and Tossy Spivakovsky's account of the Violin Concerto constitute one of Everest’s finest releases. Hannikainen gives a detached reading of Tapiola - no surprises here - and the tense, brooding atmosphere he generates is spine-tingling. He strikes me as being an unfussy conductor who allows the music to make its mark without too much intervention. Tapiola should chill the blood. This version does just that. The LSO, despite a rare lapse in the woodwind section that should have been corrected, give us one the best Tapiolas ever committed to disc. Spivakovsky’s version of the Violin Concerto is erratic, original and very special indeed. The opening theme of the first movement is magical and Spivakovsky sets the tone for a performance that never sags. Without doubt this is due in part to the accompaniment given to him by Hannikainen and the LSO. The violin image is small-toned but set well forward and every note - and occasional slip - is captured with great presence. The LSO play with great distinction and the balance between orchestra and soloist is just right. Don’t expect impeccable playing from Spivakovsky. Some of the sul G playing is on the sharp side and the opening of the last movement is not very secure rhythmically. These passing criticisms are of no import. What you get is an overall performance that sounds absolutely idiomatic. There are more polished versions around but this one simply has to be heard and it’s worth the cost of the set alone. The fillers are just that - nice bonuses, nothing more, nothing less. You should buy this set to experience Hannikainen and Spivakovsky.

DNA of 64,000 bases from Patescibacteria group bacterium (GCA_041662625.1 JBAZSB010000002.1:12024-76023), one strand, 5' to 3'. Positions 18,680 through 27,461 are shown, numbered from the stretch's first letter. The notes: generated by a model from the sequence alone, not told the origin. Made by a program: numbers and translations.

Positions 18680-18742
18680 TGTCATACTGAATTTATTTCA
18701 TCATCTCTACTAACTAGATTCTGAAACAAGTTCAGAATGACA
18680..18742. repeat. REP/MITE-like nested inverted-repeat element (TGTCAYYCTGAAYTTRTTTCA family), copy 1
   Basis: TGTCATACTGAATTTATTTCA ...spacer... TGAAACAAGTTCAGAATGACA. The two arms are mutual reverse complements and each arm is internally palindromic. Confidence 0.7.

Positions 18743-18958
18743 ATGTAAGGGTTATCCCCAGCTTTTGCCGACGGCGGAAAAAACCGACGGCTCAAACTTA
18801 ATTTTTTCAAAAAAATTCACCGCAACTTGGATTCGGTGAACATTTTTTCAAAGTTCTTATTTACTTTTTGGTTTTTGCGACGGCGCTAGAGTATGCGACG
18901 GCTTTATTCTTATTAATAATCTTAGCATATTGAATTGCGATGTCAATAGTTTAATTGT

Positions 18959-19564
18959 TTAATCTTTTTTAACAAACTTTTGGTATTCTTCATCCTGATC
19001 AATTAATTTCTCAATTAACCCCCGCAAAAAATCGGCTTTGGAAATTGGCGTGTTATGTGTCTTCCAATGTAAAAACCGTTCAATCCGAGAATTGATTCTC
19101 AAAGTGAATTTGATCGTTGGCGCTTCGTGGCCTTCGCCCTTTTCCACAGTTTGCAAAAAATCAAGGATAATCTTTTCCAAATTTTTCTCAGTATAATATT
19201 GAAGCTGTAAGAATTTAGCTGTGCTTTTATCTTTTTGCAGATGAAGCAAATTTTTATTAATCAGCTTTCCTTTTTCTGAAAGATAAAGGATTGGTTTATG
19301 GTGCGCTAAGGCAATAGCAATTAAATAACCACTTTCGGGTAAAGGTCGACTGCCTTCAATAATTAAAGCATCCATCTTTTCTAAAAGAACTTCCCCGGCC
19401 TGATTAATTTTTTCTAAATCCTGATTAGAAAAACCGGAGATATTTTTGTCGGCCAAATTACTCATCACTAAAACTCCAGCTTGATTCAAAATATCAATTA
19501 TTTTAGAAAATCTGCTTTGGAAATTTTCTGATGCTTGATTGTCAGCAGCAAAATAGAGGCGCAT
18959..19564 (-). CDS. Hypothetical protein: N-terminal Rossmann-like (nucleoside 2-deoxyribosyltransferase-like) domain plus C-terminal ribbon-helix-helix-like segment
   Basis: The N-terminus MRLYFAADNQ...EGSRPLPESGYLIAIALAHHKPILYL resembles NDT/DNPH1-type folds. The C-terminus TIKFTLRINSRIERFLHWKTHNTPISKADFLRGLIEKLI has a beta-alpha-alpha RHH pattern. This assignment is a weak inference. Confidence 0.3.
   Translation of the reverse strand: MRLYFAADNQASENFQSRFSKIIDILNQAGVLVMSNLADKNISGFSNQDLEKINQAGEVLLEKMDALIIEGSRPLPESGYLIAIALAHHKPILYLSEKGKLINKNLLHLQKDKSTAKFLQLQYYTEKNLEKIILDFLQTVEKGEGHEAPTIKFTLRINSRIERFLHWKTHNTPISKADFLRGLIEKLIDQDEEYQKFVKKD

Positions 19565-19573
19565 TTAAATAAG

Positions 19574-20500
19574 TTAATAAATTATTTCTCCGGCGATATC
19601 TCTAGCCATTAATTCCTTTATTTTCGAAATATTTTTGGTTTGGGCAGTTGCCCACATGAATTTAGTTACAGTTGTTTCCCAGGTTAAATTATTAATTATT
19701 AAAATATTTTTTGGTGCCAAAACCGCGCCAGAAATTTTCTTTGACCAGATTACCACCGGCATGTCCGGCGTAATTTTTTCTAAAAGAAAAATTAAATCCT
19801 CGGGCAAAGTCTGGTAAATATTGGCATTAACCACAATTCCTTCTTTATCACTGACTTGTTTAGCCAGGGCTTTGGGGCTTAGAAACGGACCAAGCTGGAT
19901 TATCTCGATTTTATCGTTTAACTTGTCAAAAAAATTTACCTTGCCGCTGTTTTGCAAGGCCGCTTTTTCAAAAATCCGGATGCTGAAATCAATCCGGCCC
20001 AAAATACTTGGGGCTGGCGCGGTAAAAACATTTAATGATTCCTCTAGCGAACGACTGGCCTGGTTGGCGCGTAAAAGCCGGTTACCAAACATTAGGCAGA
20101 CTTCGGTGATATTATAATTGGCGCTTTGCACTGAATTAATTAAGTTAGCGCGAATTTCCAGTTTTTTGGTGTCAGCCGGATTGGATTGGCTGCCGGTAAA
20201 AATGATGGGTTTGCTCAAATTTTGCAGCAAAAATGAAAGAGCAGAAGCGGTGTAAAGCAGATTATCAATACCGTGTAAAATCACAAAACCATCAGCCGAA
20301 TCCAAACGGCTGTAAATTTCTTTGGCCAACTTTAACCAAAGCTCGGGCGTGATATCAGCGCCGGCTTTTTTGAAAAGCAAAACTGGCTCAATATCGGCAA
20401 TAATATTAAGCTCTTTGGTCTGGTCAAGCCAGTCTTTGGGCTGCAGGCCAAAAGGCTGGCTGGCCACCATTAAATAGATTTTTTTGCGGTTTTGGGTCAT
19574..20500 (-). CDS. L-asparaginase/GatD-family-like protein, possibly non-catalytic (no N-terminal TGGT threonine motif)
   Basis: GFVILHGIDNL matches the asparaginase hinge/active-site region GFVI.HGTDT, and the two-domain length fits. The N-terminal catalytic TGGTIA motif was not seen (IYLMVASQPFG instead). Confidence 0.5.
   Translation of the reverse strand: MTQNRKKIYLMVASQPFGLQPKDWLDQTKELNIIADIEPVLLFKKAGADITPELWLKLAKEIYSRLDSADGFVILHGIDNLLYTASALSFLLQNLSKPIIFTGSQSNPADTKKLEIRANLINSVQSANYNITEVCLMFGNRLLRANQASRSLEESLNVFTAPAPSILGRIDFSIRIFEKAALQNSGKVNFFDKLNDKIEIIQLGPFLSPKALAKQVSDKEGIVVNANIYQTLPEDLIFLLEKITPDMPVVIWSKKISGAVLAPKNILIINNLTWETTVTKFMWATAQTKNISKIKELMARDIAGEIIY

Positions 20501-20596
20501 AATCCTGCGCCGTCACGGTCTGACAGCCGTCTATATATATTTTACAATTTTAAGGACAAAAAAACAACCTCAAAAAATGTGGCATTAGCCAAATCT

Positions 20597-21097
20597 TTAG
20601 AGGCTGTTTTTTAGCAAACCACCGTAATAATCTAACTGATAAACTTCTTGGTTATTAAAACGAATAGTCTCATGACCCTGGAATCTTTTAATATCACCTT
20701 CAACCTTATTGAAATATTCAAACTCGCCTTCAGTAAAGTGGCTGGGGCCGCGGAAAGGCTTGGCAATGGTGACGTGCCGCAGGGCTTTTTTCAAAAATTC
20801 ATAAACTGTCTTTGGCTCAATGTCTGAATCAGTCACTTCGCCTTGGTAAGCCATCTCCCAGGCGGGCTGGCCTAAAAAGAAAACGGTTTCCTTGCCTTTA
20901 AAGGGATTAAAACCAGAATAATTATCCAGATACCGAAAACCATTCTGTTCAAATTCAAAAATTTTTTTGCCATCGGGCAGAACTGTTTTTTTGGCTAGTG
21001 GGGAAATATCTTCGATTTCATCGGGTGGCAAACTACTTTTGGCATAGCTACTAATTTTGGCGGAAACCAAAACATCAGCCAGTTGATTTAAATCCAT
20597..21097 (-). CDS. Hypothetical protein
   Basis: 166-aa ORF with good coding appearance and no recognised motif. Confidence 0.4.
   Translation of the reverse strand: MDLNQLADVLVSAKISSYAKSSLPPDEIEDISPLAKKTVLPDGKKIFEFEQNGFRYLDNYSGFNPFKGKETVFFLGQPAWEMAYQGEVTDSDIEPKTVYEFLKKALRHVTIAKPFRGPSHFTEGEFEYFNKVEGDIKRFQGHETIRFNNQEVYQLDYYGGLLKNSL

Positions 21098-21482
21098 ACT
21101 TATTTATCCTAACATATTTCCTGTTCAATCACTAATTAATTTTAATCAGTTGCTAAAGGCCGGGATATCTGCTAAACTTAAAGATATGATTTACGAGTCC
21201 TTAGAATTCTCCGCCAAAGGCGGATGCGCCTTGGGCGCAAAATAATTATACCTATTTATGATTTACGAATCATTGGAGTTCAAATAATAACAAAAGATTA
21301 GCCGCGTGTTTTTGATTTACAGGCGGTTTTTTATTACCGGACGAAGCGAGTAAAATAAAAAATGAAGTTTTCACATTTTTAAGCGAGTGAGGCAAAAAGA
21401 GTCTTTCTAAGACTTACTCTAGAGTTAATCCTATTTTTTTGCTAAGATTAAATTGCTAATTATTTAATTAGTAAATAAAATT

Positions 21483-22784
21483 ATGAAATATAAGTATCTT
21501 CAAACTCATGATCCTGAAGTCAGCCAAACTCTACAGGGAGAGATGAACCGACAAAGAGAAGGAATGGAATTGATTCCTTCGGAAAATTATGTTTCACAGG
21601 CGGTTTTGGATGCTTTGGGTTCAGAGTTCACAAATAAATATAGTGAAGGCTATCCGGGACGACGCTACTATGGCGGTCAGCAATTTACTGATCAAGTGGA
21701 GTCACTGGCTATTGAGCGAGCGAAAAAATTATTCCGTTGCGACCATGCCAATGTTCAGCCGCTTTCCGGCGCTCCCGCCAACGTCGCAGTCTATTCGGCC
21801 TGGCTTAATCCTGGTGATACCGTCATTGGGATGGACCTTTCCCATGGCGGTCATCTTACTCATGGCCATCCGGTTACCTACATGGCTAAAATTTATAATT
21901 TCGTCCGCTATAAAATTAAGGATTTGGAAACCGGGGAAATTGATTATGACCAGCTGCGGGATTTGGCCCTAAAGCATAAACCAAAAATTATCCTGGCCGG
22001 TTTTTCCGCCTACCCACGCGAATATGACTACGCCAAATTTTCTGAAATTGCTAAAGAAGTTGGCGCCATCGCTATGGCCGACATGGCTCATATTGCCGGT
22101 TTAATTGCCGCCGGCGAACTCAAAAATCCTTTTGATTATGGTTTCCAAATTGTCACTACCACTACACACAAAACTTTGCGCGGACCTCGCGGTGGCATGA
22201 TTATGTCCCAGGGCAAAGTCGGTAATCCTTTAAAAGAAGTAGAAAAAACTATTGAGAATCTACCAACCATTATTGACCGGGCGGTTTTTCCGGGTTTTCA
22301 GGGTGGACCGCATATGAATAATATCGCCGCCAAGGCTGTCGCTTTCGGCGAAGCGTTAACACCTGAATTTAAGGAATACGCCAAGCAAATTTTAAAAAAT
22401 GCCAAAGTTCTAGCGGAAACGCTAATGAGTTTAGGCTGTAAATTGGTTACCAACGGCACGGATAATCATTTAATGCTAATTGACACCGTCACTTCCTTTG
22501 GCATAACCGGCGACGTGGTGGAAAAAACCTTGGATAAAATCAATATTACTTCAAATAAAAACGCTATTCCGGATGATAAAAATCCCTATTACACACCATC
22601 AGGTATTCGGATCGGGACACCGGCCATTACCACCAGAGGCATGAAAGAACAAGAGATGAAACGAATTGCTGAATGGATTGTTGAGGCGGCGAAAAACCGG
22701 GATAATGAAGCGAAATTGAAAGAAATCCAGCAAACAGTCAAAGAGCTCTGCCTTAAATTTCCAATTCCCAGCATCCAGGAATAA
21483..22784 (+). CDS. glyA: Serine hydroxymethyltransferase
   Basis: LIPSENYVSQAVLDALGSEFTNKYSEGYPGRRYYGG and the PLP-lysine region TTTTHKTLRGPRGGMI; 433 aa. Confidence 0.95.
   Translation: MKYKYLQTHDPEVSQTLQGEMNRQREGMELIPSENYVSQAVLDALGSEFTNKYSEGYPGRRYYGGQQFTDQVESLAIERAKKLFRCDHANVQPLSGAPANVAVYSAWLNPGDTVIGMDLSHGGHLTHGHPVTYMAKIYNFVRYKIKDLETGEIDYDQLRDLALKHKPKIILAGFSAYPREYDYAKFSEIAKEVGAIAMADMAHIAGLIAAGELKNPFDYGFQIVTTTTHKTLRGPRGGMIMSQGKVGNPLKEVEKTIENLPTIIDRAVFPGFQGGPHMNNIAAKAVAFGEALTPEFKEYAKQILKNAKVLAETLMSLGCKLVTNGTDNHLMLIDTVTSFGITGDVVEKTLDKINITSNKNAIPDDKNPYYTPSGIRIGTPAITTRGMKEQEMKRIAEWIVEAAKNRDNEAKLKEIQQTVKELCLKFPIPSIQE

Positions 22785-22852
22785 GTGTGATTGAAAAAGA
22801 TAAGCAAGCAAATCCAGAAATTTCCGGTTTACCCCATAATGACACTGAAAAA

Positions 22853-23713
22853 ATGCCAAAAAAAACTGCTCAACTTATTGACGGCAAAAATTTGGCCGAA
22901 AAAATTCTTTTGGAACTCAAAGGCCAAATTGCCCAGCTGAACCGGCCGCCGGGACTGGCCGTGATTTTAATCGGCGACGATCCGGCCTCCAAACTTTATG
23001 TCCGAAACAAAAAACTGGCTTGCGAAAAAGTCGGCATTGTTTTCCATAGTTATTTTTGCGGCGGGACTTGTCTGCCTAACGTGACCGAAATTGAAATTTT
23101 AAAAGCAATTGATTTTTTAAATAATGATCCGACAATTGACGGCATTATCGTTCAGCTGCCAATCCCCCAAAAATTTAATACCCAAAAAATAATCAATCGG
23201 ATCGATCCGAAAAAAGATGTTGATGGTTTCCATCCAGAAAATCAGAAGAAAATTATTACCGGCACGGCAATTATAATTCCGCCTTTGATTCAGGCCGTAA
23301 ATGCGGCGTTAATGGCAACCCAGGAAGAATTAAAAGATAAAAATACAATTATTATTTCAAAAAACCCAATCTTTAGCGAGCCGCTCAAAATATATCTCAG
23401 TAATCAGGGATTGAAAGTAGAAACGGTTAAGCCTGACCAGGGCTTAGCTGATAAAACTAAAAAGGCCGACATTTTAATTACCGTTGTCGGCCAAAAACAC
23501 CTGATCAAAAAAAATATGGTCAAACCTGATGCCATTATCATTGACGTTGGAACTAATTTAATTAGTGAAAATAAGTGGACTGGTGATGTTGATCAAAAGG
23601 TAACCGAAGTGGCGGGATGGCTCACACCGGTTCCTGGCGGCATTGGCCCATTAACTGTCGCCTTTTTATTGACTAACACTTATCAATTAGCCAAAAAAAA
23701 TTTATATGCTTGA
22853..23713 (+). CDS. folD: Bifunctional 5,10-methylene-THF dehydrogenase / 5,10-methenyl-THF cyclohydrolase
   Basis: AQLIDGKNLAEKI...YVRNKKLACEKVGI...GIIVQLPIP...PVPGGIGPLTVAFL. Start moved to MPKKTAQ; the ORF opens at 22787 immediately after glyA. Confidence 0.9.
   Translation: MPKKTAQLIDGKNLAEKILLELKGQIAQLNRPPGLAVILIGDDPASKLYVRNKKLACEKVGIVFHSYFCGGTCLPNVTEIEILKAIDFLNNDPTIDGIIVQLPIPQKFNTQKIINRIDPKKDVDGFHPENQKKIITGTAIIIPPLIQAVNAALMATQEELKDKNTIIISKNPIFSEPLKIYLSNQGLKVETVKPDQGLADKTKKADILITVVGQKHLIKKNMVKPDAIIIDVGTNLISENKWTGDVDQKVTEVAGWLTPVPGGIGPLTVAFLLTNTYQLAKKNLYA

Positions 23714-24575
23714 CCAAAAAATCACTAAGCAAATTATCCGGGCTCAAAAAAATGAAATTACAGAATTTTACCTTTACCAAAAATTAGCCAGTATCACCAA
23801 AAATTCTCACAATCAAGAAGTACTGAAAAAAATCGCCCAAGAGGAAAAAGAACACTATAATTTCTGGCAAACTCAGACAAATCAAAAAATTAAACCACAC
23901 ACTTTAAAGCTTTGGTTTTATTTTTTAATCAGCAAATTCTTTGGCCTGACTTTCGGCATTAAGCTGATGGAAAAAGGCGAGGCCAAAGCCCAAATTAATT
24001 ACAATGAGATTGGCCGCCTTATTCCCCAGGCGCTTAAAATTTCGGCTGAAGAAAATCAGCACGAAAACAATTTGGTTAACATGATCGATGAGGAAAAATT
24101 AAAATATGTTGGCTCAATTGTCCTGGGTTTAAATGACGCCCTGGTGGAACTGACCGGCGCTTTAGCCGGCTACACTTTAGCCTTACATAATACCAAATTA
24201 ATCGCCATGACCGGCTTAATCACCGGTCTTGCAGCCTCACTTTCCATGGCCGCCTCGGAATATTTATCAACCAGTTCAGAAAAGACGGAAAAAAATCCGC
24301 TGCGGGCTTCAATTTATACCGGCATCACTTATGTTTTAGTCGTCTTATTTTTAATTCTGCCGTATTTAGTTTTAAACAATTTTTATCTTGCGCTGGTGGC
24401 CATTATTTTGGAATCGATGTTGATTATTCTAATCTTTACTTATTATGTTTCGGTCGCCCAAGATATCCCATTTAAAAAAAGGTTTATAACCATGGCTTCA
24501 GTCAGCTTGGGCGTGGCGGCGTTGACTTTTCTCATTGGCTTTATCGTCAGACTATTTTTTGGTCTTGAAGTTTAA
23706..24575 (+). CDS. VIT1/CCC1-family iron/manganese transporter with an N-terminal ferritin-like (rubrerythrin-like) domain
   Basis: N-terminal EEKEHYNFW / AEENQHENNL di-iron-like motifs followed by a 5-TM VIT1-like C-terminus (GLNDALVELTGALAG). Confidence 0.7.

Being in a position to listen to several LP and CD incarnations of these Hannikainen recordings in order to make comparisons with the Magdalen set I must add a little caution. The transfer of Symphony No.2 has an uncomfortable, washed-out string sound. This bears little resemblance to the WRC LP or Seraphim CD. By attempting to reduce hiss and distortion the string tone has been severely compromised. Despite the clicks and pops my LP sounds superior. Magdalen’s transfer has an artificial “digital” top end that I find unappealing. The string tone comes and goes. The rest of the programme doesn’t suffer from this to such an extent and the transfers are generally successful. Symphony No.5 and Karelia sound much more like the LPs. The Everest transfers sound very good indeed. Bear in mind that these are LP transfers and there is some residual background noise and end of side distortion. In summary, try to dig out the deleted Seraphim and Everest CDs if you can get hold of them. If not, give this a try. Magdalen should be applauded for bringing these classic recordings back into the public domain.
 
John Whitmore 

Masterwork Index: Sibelius Symphony 2 ~~ Symphony 5 ~~ Violin concerto